Friday, June 25, 2010

Movie Review: Knight and Day

It's not a flop so much as a dud. I would expand, but it doesn't really feel worth it. Here's the review!

Secret Agent Bland
Knight and Day should have tried harder

Tom Cruise is going to have to die.

Sucks to be him, but that’s his only shot at redemption. Somehow a country that has bleached Michael Jackson’s molestation lawsuit settlements from their collective consciousness as readily as he bleached his skin has decided that Cruise’s daffy giddiness over a woman he remains faithfully married to and a curt exchange with a morning TV personality is nigh unforgivable. More people leap to defend statutory rapist Roman Polanski than Cruise, who is guilty of being a misguided douche-nozzle and nothing more.

Why does this matter? Because Knight and Day is friggin’ old-school, yo. It works on the now-fading premise that you take a ridonkulously charismatic male movie star (Cruise) and pair him with a high-beam-smile-wielding mega actress (Cameron Diaz), and the rest will sort itself out. Plot, schmot. Even the title of the movie is gibberish; Cruise’s character’s last name is revealed to be Knight but the day part was pulled from behind someone’s ear like a phantom quarter. They are selling Cruise and Diaz and that’s it. Problem is, nobody’s willing to buy the former, and the latter can barely make being unconscious seem convincing. The film was doomed from concept.

And what a slim concept. It goes like this: Roy Miller (Cruise) is a superspy on the outs with his agency because he got framed when he tried to stop his dirty partner, Fitzgerald (Peter Sarsgaard), from trying to sell a perpetual power battery, designed by a wunderkind named Simon Feck (Paul Dano), to mobsters. Whilst in mid-escape, Miller gets smitten with June Havens (Diaz), a sweet nobody who gets pulled into shootouts, shoved into vehicles and wedged into a bikini. Folks, that’s it.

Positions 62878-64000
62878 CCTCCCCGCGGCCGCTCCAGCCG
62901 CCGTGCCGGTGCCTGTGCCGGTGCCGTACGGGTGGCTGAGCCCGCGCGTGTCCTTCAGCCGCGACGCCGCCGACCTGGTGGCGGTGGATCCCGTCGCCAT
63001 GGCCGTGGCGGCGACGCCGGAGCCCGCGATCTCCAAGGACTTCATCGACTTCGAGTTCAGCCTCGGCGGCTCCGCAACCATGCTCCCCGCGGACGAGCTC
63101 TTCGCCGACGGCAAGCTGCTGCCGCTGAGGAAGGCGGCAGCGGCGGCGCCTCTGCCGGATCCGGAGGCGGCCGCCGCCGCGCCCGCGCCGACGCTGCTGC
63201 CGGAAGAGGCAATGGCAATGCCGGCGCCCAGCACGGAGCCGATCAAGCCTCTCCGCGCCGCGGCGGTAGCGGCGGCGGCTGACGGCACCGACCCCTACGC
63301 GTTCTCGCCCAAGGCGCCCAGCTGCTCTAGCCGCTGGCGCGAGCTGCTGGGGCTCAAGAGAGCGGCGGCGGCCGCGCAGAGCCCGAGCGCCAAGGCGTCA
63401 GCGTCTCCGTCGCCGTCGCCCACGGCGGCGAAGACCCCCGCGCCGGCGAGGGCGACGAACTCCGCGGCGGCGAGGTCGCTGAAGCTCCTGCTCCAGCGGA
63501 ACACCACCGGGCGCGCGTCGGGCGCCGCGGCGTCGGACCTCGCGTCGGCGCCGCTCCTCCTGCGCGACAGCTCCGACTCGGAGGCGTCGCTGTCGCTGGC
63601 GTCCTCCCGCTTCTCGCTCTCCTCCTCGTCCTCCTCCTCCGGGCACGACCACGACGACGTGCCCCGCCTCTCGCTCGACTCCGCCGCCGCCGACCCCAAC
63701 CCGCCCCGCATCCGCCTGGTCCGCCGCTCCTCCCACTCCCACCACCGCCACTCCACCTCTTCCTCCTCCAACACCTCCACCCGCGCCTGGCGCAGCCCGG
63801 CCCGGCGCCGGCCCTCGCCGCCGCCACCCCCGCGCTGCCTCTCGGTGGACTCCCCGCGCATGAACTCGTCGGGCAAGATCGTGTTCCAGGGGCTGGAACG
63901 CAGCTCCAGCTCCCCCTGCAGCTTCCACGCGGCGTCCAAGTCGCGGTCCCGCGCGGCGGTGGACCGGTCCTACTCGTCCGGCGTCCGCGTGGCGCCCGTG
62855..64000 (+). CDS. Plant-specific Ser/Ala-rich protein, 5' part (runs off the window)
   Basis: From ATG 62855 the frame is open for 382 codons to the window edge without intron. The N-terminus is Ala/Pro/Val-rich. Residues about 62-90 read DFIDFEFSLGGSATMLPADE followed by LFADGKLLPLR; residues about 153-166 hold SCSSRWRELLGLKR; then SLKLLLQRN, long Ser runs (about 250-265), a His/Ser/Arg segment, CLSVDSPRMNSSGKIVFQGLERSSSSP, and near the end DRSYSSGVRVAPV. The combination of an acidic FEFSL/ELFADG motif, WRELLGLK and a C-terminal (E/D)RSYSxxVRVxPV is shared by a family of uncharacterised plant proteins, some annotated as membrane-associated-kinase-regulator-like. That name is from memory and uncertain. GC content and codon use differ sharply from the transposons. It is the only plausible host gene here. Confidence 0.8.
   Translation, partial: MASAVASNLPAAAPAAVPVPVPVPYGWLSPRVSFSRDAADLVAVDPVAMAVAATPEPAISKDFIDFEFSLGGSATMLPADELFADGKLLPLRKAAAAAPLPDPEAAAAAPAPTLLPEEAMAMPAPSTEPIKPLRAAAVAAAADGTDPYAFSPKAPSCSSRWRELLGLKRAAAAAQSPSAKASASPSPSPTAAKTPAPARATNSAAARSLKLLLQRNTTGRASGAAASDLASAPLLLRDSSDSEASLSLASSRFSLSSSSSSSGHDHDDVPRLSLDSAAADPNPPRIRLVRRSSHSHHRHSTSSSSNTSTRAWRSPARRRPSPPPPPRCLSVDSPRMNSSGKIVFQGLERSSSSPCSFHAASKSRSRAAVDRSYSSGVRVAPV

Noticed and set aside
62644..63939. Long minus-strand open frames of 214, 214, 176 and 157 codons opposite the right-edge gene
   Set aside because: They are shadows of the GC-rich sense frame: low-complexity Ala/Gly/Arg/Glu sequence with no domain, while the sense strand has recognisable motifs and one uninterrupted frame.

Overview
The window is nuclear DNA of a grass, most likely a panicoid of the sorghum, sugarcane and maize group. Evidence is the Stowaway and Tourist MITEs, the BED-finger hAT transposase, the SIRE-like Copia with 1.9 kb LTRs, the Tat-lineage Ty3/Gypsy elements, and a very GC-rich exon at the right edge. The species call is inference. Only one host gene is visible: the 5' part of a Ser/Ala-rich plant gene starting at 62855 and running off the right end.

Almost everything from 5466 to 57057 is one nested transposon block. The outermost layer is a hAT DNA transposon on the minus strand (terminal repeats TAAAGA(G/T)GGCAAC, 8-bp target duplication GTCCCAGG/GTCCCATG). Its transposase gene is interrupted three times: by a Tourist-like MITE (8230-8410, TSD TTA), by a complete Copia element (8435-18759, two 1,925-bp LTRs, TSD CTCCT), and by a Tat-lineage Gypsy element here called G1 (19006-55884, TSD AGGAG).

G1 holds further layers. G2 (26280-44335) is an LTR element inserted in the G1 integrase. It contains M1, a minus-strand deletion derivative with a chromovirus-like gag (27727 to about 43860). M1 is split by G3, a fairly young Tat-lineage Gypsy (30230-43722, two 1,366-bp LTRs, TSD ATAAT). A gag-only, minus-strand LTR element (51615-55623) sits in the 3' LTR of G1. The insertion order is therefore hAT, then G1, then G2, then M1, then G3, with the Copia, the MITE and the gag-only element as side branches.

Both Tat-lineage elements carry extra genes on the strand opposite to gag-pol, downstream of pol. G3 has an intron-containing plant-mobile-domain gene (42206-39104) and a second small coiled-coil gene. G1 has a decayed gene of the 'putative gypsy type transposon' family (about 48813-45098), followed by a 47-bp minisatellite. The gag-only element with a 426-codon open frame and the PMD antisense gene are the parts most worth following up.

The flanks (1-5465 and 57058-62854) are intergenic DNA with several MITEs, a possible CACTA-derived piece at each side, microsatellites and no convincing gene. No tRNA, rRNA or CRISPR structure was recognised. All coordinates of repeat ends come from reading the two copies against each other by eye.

Diaz is given exactly two things to do: smile and pass out from being drugged. Had screenwriter Patrick O’Neill and director James Mangold asked her to do just one of those, she’d have been pressed to her limit. Cruise, on the other hand, is breezy action brilliance. He’s a double-barrel blast of toothy grins showcased in stunts he clearly did himself. That is to say, the ones they’d let him do, as opposed to the ill-conceived computer-generated ones. Speaking of which, note to O’Neill and Mangold: The running of the bulls is in Pamplona, not Seville, and those weren’t bulls, those were badly pixelated blobs with horns. Try harder.

That advice extends to other areas as well, as O’Neill so badly underwrote the villain that his name is truncated throughout from Fitzgerald to Fitz, as if even affording him extra syllables was too much work to type. Everyone’s focus, including Mangold’s, was solely on the chemistry, which did, in fact, sizzle. But if everything around the sizzlers is a limp, wet noodle, it’s hard to really start a fire.

Cruise needs out of pop culture prison. Sadly, Knight and Day won’t sway the parole board. Like the actor, the film is fun, harmless and stupid, and although that used to be good enough for stars and movies alike, nobody’s buying it anymore.

Grade = C-
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